Health workers and Covid-19: Amy Thoreson
Amy Thoreson is the deputy director of the Scott County Health Department. First in a series of interviews with health care workers about working through COVID-19.
Tell us about your job before COVID-19.
My job is to oversee the daily operations of the Health Department. Fortunately, I work with a great team so most days, things run smoothly. One unique thing is that we provide the medical care for the Scott County Jail, so I would “go to jail” a couple times a week. I would spend time with a variety of colleagues working on things to improve our department and community. Ironically, I was part of a county team developing a continuity of operations plan for the county and each of our departments in case of disease, power outage, security issues, you know, 2020. We had just finished developing a department strategic plan that will push us in areas of health equity, customer engagement, and access to care.
How has your job changed because of the virus?
For the 21 years I have been working in public health, we have been trying to bring attention to what public health does because it’s always been in the shadows. Well, COVID-19 has brought a lot of attention to it! Our department is working seven days a week to interview cases and complete contact tracing. I am part of the team that is here every weekend, so the job that’s really changed due to COVID-19 is mine as wife and mom. We have regular briefings with local and state partners. We’ve been meeting weekly with the schools since early July. My phone rings a lot more than it ever did before with questions from partners on various situations that they are trying to plan for or respond to. If I’m in charge of pulling cases, particularly lately, that’s all that I do all day…pull them from the state system, write up ones that come from the hospitals and clinics, look for duplicates and get them to staff. We are also planning for how to vaccinate the community for a COVID-19 vaccine when it becomes available.
Can you tell us about what contract tracing is all about?
Contact tracing is all about trying to stop the spread of COVID-19. We know that the virus is spread primarily through close contact. So, we want to interview a positive case to figure out the people that he/she has been within 6 feet of for 15 minutes or more during his/her infectious period. We then call them and give them recommendations about self-quarantining so that if they get sick, they don’t spread it to someone else. People can get sick anywhere from 2-14 days after they were around someone with COVID-19 so it’s important that they stay home and away from others that entire time, even if they don’t have symptoms or test negative.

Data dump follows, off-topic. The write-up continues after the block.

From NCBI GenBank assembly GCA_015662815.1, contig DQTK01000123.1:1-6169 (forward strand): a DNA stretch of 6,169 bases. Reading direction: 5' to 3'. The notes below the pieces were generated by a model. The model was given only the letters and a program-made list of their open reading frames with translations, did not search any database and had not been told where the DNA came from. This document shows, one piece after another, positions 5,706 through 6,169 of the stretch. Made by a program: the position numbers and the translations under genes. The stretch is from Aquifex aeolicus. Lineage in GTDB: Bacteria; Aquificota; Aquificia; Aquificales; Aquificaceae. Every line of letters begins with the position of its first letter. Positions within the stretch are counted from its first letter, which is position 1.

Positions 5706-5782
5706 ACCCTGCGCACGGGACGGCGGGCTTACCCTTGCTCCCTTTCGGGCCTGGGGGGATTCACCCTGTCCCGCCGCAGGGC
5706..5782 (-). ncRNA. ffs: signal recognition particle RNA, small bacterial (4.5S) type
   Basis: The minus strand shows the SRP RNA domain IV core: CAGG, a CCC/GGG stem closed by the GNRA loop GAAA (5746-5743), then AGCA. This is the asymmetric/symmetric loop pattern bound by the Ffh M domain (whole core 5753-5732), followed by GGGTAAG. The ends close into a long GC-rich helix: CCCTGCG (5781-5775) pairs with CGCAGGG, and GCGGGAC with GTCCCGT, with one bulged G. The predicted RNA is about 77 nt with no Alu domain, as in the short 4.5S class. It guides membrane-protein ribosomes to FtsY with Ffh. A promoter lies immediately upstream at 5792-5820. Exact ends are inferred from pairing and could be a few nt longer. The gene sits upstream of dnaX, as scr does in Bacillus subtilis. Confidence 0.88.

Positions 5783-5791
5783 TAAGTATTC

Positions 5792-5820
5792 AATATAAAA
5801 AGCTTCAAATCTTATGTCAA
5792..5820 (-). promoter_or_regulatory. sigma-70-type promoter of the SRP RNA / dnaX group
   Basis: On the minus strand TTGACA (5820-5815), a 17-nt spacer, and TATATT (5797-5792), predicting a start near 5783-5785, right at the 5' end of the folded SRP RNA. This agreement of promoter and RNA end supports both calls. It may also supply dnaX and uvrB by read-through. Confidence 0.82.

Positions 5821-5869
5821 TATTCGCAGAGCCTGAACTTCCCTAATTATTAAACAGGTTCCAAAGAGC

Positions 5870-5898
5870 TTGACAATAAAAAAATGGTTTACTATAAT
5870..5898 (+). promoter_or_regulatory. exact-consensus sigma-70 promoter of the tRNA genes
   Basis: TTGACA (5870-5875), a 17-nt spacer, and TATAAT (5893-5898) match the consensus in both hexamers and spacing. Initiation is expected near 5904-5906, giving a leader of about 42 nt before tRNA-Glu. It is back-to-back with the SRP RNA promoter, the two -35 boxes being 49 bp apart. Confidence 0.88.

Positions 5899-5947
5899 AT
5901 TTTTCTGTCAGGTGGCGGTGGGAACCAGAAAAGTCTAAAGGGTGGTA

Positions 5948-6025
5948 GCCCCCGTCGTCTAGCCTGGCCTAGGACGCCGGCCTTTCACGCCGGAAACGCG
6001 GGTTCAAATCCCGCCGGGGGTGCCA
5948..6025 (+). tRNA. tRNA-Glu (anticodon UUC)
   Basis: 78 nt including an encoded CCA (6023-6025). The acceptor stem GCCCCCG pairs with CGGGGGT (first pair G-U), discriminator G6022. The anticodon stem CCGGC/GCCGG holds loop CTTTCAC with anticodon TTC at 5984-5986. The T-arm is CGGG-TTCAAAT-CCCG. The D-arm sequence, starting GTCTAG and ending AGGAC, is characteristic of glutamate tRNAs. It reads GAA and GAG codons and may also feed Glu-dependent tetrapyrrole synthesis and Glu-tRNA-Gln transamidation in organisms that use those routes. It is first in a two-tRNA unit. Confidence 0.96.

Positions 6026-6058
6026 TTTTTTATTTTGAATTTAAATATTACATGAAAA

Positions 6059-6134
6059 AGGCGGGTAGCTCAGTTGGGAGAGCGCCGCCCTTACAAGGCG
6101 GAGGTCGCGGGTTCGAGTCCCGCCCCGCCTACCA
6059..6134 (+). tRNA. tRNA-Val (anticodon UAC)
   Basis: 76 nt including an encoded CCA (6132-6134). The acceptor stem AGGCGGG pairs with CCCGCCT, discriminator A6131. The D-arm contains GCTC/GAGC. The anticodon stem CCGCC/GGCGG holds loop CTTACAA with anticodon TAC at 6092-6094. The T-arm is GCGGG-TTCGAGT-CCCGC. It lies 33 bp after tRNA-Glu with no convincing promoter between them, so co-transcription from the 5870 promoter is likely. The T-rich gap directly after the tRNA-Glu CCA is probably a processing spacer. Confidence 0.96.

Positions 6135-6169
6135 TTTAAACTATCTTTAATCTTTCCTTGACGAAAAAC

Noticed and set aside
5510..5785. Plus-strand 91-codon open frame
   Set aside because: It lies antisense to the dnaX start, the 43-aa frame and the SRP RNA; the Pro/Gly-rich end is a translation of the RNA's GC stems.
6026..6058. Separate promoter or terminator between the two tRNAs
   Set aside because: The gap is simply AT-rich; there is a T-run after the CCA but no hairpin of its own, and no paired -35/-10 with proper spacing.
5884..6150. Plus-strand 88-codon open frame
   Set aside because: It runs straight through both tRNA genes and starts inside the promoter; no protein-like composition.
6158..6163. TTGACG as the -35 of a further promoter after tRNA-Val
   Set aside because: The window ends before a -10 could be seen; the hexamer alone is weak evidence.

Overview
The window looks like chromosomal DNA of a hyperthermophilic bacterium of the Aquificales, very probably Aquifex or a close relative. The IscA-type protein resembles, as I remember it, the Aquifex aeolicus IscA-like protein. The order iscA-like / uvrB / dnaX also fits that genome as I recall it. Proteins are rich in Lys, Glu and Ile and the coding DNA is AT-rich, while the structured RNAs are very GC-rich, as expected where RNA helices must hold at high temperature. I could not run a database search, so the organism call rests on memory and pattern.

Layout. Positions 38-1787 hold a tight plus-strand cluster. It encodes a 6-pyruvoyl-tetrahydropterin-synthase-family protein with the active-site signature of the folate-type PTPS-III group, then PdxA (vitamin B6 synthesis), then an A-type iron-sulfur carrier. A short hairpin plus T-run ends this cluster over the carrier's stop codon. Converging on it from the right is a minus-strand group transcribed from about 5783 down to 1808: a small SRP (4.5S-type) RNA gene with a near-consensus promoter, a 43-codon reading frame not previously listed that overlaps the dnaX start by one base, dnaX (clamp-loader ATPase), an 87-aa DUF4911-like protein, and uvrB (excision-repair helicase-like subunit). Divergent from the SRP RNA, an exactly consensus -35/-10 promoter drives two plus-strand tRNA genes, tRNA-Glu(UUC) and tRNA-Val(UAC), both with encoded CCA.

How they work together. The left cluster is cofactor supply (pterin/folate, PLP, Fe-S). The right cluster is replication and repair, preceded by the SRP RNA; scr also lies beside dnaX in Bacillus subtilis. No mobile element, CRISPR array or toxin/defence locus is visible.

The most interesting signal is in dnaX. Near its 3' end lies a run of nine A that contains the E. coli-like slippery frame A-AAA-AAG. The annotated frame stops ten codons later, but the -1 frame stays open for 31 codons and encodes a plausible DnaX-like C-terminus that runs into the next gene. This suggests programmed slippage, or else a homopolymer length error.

What is something you would like St. Paul people to know about the health professionals who are on the front lines of the disease?
There are a lot of health professionals on the front lines of this response…at the hospital, at the doctor’s office, at the nursing home, at the school, and at your local public health department. We want this to be over as much as you do. There is a tremendous amount of pride in what we do; two staff have delayed retirements to continue to serve the community, and one came back from retirement to help. We are your neighbors, friends, members of your congregation, and I can promise you, we are not interested in being “government in your business.” We are just trying to keep us all safe and healthy.
What are you looking forward to once a vaccine is approved?
A vaccine is just one step towards ending the pandemic. We don’t know when it will be ready and how many people will want to receive it so it won’t be a magic pill where a vaccine will equal the end of pandemic. The steps we can take now to get us closer to an end are to wear face coverings and to keep our distance whenever we are around people we don’t live with.
What I am most looking forward to when the pandemic is over is giving hugs…and taking a vacation!